May 2003
Volume 44, Issue 13
Free
ARVO Annual Meeting Abstract  |   May 2003
Slowing Progression of Age-Related Macular Degeneration With Statins: A Randomised, Controlled Clinical Trial
Author Affiliations & Notes
  • R.H. Guymer
    Centre for Eye Research Australia, University of Melbourne, East Melbourne, Australia
  • A. Chiu
    Centre for Eye Research Australia, University of Melbourne, East Melbourne, Australia
  • L. Robman
    Centre for Eye Research Australia, University of Melbourne, East Melbourne, Australia
  • R.K. O'Loughlin
    Optometry and Visual Sciences, University of Melbourne, Carlton, Australia
  • G. Tikellis
    Optometry and Visual Sciences, University of Melbourne, Carlton, Australia
  • P. Dimitrov
    Optometry and Visual Sciences, University of Melbourne, Carlton, Australia
  • A. Dowrick
    Optometry and Visual Sciences, University of Melbourne, Carlton, Australia
  • C. Nicolas
    Optometry and Visual Sciences, University of Melbourne, Carlton, Australia
  • A.J. Vingrys
    Optometry and Visual Sciences, University of Melbourne, Carlton, Australia
  • Footnotes
    Commercial Relationships  R.H. Guymer, None; A. Chiu, None; L. Robman, None; R.K. O'Loughlin, None; G. Tikellis, None; P. Dimitrov, None; A. Dowrick, None; C. Nicolas, None; A.J. Vingrys, None.
Investigative Ophthalmology & Visual Science May 2003, Vol.44, 1807. doi:
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      R.H. Guymer, A. Chiu, L. Robman, R.K. O'Loughlin, G. Tikellis, P. Dimitrov, A. Dowrick, C. Nicolas, A.J. Vingrys; Slowing Progression of Age-Related Macular Degeneration With Statins: A Randomised, Controlled Clinical Trial . Invest. Ophthalmol. Vis. Sci. 2003;44(13):1807.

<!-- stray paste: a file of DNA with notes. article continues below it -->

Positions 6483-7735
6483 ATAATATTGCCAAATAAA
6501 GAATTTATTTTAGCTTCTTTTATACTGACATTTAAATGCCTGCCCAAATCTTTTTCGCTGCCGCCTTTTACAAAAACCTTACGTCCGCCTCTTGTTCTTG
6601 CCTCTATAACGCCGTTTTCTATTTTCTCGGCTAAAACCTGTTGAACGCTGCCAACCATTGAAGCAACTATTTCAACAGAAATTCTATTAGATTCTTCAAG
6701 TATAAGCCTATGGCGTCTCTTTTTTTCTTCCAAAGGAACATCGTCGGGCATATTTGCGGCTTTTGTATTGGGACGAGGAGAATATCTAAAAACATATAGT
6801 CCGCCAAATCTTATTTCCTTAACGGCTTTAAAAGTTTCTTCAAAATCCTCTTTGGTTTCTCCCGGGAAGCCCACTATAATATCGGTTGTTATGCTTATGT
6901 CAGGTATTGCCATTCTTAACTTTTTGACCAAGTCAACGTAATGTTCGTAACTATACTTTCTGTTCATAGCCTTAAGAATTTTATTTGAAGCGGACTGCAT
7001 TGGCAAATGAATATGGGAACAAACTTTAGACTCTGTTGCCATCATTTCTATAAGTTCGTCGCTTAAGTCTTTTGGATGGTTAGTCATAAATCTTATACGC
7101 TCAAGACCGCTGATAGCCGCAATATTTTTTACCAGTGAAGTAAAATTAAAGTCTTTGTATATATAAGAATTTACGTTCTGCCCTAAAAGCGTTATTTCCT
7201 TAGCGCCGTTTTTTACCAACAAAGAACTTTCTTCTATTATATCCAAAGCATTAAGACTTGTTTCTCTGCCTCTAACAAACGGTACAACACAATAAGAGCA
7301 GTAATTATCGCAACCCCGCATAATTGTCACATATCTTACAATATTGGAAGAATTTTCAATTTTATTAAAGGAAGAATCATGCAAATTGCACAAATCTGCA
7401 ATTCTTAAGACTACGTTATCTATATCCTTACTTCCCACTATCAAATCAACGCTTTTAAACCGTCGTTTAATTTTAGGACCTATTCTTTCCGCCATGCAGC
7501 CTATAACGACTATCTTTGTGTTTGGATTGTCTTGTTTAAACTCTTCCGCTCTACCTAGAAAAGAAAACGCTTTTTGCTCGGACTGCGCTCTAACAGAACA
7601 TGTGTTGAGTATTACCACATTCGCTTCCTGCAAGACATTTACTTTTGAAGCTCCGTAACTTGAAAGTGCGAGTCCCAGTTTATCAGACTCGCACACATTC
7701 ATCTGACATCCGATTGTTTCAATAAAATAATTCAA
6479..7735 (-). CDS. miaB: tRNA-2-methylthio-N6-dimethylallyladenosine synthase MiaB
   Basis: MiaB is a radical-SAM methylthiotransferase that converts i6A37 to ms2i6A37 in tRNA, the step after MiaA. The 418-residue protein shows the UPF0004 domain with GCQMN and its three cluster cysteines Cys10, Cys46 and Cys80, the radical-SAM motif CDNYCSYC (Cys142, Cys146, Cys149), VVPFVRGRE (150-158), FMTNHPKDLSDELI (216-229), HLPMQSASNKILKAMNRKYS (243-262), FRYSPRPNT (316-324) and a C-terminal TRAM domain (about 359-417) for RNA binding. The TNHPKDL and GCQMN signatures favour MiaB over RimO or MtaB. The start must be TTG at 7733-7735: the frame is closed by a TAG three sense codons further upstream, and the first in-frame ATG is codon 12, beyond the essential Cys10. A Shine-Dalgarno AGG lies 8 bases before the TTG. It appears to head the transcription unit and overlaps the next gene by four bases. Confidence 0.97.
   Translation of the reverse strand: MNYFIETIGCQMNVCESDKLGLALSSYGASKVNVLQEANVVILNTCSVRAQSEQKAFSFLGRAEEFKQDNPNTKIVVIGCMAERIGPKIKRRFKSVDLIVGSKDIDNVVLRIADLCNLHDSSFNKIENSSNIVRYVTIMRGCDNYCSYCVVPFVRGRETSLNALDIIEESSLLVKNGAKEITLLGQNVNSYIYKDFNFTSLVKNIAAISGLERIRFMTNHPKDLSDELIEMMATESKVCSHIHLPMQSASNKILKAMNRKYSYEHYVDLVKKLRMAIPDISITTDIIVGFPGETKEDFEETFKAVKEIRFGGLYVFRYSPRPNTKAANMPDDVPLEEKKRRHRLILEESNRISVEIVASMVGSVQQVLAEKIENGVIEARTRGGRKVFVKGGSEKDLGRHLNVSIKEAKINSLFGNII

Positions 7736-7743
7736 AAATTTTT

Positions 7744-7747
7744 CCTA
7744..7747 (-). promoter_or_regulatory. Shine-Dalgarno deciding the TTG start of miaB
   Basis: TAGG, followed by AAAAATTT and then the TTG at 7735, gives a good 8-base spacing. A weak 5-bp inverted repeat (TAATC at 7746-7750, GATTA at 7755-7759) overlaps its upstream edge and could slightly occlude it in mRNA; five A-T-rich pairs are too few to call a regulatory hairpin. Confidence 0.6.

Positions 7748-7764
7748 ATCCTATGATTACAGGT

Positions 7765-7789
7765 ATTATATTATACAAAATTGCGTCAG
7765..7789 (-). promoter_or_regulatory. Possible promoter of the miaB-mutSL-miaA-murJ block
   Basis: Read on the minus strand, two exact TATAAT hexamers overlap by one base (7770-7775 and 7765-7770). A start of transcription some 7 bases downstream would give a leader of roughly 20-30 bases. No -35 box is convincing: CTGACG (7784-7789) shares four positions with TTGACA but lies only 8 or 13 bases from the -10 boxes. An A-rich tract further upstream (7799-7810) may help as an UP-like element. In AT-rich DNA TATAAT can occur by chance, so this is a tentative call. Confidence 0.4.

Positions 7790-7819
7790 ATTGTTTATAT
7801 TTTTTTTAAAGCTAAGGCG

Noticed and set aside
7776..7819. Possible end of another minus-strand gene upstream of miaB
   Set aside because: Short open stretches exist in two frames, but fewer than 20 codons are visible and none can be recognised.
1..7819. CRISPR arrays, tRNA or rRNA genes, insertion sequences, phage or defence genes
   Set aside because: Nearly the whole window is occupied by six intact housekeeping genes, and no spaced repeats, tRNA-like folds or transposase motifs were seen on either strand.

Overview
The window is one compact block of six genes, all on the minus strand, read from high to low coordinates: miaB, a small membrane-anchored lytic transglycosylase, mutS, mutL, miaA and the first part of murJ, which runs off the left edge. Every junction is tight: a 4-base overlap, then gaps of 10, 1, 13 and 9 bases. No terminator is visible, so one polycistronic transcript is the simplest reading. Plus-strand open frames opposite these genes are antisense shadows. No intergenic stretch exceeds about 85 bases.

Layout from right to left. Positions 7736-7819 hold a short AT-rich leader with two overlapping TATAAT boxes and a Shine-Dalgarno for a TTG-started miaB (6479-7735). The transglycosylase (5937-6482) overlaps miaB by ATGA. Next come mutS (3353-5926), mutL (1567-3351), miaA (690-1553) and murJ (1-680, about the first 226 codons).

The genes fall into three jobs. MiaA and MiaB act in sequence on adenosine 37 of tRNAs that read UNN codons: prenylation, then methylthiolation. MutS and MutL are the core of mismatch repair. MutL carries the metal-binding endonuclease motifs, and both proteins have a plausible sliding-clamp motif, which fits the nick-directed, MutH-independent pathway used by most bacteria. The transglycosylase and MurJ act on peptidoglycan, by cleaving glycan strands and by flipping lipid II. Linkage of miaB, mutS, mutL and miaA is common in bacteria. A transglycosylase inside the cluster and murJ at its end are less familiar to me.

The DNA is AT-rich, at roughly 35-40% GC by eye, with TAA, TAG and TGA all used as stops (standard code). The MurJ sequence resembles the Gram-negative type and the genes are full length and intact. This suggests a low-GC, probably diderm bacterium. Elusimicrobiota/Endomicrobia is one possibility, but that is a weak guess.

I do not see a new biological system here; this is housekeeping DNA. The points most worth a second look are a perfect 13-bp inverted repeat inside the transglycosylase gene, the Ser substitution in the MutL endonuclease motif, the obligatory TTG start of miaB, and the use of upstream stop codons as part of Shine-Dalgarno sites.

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      © ARVO (1962-2015); The Authors (2016-present)

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Abstract

Abstract: : Purpose: Until prevention and more effective treatments are available, intervention to slow the progression of Age-related macular degeneration to the late, visually devastating stage is essential. The primary aim of this study is to determine if psychophysical parameters indicating poor photoreceptor function can be improved with statin treatment (HMG CoA reductase inhibitors) and to correlate this with any slowing of the progression of AMD fundus characteristics. Methods: A power analysis indicates that 200 recruits will be required to detect change in this study. Eligible patients have: (1) at least one high risk AMD fundus characteristic (2) have normo-cholesterolaemia, (3) not be using cholesterol lowering drugs. Eligible participants are randomized to Simvastatin 40mg or placebo for three years. Symptoms of poor photoreceptor function are being documented and psychophysical testing (rod and cone) is being performed on all subjects at baseline and at 6 monthly intervals during the period of the trial. Fundus photographs are being taken and graded using the Wisconsin grading scheme. Results: Since March 2002 165 eligible subjects have been identified from clinics and private rooms on the basis of examination and fundus photos. Exclusions include: 55 subjects (33%) due to current use of cholesterol lowering medications and 30 subjects (18%) on the basis of unrecognized elevated cholesterol levels. Of the remaining subjects 29 have declined participation and 5 did not undergo functional testing. The remainder, 46 subjects have been tested, randomized and started on medication. At baseline 23/46 (50%) report symptoms consistent with RPE dysfunction, 32/46 (70%) showed abnormal rod kinetics and 23/46 (50%) showed delayed cone recovery at baseline. Conclusions: Recruitment to this trial is continuing. To date 50% of recruits have abnormal cone and 70% abnormal rod recovery at baseline which we will continue to monitor for the next 3 years to determine whether statins can improve photoreceptor function which may translate to a slower progression of AMD to sight threatening complications.

Keywords: age-related macular degeneration • Bruch's membrane • clinical (human) or epidemiologic studies: tre 
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